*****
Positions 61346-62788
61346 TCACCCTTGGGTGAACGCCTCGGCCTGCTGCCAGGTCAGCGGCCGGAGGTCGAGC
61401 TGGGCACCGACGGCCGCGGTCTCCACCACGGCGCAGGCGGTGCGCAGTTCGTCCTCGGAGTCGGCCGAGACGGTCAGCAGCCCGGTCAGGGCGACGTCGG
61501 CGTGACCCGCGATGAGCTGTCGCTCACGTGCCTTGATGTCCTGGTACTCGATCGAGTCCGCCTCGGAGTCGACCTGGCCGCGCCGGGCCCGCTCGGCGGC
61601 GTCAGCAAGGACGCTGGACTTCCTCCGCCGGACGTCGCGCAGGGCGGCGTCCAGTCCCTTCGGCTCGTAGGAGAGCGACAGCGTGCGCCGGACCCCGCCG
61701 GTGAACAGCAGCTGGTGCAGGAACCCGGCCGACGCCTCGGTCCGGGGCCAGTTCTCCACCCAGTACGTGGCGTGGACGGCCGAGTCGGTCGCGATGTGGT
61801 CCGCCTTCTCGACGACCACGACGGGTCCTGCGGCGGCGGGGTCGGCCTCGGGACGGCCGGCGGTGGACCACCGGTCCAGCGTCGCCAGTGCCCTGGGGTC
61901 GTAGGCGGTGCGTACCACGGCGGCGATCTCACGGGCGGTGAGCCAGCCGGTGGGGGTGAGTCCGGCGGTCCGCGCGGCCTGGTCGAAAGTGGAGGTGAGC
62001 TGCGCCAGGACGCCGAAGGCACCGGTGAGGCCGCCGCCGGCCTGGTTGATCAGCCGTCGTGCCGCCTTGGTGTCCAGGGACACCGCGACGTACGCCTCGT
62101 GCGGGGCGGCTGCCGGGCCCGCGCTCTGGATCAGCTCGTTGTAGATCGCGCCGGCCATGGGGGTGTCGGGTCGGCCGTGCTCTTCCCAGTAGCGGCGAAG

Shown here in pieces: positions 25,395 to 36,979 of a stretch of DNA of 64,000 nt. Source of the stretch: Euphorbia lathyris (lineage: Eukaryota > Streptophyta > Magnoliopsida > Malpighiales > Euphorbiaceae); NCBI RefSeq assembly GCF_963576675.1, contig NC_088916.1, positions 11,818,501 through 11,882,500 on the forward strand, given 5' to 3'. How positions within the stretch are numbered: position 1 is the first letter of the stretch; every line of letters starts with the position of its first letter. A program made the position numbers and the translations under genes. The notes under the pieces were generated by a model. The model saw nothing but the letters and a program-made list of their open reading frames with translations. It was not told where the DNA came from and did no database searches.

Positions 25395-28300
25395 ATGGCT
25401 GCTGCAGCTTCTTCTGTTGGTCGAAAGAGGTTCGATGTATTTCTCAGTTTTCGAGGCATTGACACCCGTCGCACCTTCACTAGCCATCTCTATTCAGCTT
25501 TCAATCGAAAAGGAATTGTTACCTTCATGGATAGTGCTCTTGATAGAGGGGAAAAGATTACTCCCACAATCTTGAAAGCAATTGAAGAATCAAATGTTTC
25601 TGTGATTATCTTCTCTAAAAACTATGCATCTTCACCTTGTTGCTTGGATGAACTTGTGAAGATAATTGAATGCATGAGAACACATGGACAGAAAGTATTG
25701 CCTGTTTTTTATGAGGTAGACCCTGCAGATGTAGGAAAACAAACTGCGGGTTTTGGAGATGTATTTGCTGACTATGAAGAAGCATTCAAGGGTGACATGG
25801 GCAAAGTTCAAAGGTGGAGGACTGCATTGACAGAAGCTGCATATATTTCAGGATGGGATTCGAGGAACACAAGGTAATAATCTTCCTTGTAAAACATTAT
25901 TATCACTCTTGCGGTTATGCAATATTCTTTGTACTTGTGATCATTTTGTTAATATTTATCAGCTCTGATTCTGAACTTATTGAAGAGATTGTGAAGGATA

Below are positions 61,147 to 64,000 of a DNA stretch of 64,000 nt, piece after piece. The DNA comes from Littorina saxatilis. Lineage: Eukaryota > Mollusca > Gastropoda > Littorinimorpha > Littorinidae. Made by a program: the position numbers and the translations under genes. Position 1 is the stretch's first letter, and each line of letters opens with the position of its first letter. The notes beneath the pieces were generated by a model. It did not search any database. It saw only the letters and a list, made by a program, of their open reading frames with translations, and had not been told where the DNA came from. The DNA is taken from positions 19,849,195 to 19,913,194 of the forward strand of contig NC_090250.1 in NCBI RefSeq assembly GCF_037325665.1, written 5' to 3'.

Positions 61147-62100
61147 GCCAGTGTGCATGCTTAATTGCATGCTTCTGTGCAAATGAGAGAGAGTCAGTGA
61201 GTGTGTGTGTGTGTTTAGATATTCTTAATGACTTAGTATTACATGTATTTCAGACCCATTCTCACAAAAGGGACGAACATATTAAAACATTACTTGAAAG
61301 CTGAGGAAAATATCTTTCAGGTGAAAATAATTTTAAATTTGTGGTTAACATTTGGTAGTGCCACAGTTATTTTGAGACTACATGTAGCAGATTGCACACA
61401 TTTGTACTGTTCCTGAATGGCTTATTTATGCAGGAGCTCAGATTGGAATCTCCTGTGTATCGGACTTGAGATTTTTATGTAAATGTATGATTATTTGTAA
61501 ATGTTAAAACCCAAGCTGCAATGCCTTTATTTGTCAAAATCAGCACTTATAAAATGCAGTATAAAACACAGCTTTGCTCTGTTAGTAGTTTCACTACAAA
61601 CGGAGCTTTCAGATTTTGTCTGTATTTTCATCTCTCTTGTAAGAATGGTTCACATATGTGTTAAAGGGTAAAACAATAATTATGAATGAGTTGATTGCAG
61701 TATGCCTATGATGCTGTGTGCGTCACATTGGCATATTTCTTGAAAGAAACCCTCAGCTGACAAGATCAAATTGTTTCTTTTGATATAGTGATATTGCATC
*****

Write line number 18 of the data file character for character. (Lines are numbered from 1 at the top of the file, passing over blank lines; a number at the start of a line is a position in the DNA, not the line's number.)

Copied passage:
25801 GCAAAGTTCAAAGGTGGAGGACTGCATTGACAGAAGCTGCATATATTTCAGGATGGGATTCGAGGAACACAAGGTAATAATCTTCCTTGTAAAACATTAT